Obtaining Consent for Virtual Care Appointments
During this time of the COVID-19 pandemic, the doctors are available for consultation by phone or video. The following is the disclaimer for use of telephone of video. Please have a read through and let our staff know if you consent prior to your appointment.
Just like online shopping Virtual Care - which includes telephone, video and email communication between doctor and patient - has some inherent privacy and security risks. You must be aware that your health information may be intercepted or unintentionally disclosed. We want to make sure you understand this before we proceed. In order to improve privacy and confidentiality, you should also take steps to participate in this virtual care encounter in a private setting and should not use an employer’s or someone else’s computer/device as they may be able to access your information.
If it is determined you require a physical exam, you may still need to be assessed in person. You should also understand that virtual care is not a substitute for attending the Emergency Department if urgent care is needed.
Communicating via Email
The staff and doctors are available by e-mail through Medeo Health. By providing your e-mail address, you will be able to carry on a secure conversation using a third party e-mail application. Our staff will send you this e-mail disclaimer initially, and if you are able to provide a response with consent, the conversation can follow electronically.
The following is our disclaimer of risks for Email:
- The privacy and security of email communication cannot be guaranteed.
- Employers and online services may have a legal right to inspect and keep emails that pass through their system.
- Email is easier to falsify than handwritten or signed hard copies. In addition, it is impossible to verify the true identity of the sender, or to ensure that only the recipient can read the email once it has been sent.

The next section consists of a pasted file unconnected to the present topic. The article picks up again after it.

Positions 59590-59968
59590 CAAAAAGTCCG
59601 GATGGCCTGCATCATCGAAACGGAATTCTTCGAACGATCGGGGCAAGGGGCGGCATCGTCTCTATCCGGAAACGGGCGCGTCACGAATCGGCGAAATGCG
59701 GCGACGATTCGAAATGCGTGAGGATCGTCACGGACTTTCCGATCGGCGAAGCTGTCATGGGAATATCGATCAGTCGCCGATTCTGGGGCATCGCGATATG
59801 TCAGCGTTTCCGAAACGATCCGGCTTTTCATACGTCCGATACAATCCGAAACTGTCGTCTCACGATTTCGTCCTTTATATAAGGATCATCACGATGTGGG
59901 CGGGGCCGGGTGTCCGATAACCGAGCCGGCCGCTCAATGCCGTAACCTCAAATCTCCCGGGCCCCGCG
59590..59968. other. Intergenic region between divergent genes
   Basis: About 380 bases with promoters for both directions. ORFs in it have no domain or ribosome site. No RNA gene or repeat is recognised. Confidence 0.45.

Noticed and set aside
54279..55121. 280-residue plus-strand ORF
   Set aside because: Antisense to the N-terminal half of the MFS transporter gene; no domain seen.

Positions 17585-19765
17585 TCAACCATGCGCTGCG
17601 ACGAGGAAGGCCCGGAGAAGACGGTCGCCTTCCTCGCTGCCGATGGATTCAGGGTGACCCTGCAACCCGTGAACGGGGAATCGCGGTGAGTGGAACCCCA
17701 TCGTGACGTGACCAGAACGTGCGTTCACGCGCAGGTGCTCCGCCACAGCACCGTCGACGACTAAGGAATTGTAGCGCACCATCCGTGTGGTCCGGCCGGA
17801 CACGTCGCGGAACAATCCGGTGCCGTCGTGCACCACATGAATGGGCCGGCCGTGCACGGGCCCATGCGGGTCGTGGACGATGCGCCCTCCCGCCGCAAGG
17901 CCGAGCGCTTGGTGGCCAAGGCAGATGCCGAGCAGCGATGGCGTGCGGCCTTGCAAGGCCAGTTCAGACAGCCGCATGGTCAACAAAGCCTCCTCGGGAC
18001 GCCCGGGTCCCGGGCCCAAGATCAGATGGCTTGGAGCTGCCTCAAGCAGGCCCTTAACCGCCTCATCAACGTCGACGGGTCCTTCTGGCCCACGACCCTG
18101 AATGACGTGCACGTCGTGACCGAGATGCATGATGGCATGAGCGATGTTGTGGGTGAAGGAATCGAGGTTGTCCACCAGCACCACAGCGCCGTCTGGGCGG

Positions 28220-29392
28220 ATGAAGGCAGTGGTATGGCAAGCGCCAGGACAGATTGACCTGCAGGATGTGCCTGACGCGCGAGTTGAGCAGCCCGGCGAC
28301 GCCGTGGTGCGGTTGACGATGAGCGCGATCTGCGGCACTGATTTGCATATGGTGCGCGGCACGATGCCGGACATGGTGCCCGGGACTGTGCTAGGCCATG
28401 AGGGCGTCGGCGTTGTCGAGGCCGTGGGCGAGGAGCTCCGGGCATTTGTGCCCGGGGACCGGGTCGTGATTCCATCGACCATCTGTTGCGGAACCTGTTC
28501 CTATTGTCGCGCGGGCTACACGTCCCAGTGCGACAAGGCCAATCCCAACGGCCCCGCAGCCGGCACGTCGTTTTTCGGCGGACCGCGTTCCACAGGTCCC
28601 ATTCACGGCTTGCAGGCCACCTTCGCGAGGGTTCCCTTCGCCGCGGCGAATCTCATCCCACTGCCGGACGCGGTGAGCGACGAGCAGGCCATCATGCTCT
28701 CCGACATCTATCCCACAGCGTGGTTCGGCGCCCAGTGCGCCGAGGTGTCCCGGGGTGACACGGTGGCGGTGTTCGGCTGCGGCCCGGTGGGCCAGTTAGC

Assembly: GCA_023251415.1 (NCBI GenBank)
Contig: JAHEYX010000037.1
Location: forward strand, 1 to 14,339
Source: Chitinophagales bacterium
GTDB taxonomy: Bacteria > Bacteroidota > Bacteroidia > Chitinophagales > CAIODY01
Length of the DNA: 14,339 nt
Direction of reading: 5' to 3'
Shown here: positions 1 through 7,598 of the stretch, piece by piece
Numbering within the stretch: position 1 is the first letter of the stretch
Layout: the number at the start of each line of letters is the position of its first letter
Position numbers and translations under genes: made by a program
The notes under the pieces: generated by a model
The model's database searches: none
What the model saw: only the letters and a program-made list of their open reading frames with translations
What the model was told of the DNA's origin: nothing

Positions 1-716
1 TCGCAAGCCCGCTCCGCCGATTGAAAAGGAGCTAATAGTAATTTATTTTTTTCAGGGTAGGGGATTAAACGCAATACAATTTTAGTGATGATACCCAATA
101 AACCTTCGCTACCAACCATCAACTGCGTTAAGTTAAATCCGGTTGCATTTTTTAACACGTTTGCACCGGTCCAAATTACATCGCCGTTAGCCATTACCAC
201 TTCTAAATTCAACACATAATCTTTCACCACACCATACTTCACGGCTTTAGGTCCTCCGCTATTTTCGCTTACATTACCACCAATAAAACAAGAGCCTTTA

- Emails can introduce viruses into a computer system, and potentially damage or disrupt the computer.
- Email can be forwarded, intercepted, circulated, stored or even changed without the knowledge or permission of the physician or the patient
- Email senders can easily misaddress an email, resulting in it being sent to many unintended and unknown recipients.
- Email is indelible. Even after the sender and recipient have deleted their copies of the email, back-up copies may exist on a computer or in cyberspace.
- Use of email to discuss sensitive information can increase the risk of such information being disclosed to third parties.
- Email can be used as evidence in court.
Conditions for using Email
- Emails to or from the patient concerning diagnosis or treatment may be made part of the patient’s medical record.
- The physician, health provider, or administrative team member of the WMC may forward emails internally to other members of the WMC and to those involved, as necessary, for diagnosis, treatment, health care operations, and other handling. The physician, health provider, or administrative team member of the WMC will not, however, forward emails to independent third parties without the patient’s prior written consent, except as authorized or required by law.
- Although the physician, health provider, or administrative team member of the WMC will endeavour to read and respond promptly to an email from the patient, the physician, health provider, or administrative team member of the WMC cannot guarantee that any particular email will be read and responded to within any particular period of time. Thus, the patient should not use email for medical emergencies or other time-sensitive matters.
- Email communication is not an appropriate substitute for clinical examinations or in-person visits. The patient is responsible for following up on the physician, health provider, or administrative team member of the WMC’s email and for scheduling appointments where warranted.
- If the patient’s email requires or invites a response from the physician, health provider, or administrative team member of the WMC and the patient has not received a response within a reasonable time period it is the patient’s responsibility to follow up to determine whether the intended recipient received the email and when the recipient will respond.
- The patient should not use email for communication regarding sensitive medical information, such as sexually transmitted disease, AIDS/HIV, mental health, developmental disability, or substance abuse. Similarly, the physician, health provider, or administrative team member of the WMC will not discuss such matters over email.
Patients must acknowledge that they have read and fully understand consent to electronic communication as outlined above. One must understand the risks associated with the communication of email between any physician, health provider, or administrative team member of the WMC and consents to the conditions outline herein, as well as any other instructions that the physician, health provider, or administrative team member of the WMC may impose to communicate with patients by email. One must acknowledge any physician, health provider, or administrative team member of the WMC right to, upon the provision of written notice; withdraw the option of communicating through email.